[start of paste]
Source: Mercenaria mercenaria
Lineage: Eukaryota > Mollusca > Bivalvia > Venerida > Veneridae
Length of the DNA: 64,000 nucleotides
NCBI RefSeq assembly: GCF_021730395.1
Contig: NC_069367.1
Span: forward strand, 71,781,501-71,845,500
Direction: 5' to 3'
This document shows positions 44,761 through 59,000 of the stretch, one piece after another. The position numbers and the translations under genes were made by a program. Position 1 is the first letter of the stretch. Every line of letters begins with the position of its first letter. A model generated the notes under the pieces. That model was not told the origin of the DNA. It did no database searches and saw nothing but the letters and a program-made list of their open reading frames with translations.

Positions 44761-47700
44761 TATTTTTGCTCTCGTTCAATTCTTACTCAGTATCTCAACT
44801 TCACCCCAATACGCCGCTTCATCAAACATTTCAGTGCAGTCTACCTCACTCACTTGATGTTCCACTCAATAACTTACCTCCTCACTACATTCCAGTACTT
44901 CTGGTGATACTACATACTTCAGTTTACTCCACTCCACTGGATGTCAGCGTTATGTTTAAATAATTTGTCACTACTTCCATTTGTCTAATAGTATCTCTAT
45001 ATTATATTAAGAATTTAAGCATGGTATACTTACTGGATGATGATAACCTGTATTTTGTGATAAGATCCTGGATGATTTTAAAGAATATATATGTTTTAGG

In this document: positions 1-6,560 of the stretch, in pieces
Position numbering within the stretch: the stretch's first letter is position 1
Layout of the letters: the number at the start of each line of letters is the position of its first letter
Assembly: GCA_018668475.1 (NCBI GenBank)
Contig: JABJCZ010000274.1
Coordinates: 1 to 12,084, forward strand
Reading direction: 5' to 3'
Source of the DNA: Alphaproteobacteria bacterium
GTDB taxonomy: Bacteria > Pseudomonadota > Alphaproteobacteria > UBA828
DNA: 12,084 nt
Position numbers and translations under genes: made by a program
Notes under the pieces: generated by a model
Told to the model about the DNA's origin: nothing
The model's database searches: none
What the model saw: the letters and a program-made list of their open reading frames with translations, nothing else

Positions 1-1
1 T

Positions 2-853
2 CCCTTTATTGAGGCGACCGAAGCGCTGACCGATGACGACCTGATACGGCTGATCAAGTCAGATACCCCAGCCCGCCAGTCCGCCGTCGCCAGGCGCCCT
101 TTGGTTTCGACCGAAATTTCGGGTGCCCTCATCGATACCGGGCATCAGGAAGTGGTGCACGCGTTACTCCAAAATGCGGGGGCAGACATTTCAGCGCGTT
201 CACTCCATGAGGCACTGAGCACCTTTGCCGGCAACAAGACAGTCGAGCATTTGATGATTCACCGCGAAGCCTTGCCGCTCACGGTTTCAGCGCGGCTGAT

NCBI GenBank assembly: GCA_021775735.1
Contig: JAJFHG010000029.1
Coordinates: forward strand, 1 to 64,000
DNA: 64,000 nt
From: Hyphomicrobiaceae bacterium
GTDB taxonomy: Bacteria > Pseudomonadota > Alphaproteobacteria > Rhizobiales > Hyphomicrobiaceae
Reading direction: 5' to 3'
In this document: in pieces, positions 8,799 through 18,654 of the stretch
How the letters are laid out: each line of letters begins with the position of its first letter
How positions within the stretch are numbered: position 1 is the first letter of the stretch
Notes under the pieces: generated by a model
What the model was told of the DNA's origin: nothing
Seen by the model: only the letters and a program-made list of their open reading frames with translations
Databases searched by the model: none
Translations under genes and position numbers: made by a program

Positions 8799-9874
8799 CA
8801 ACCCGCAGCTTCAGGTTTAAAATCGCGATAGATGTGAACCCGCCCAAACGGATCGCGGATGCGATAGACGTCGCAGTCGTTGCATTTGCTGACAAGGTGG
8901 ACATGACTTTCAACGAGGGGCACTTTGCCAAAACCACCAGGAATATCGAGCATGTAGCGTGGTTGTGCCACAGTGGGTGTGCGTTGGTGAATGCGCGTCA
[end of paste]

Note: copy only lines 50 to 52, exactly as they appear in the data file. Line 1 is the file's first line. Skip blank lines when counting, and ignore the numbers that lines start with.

Positions 8799-9874
8799 CA
8801 ACCCGCAGCTTCAGGTTTAAAATCGCGATAGATGTGAACCCGCCCAAACGGATCGCGGATGCGATAGACGTCGCAGTCGTTGCATTTGCTGACAAGGTGG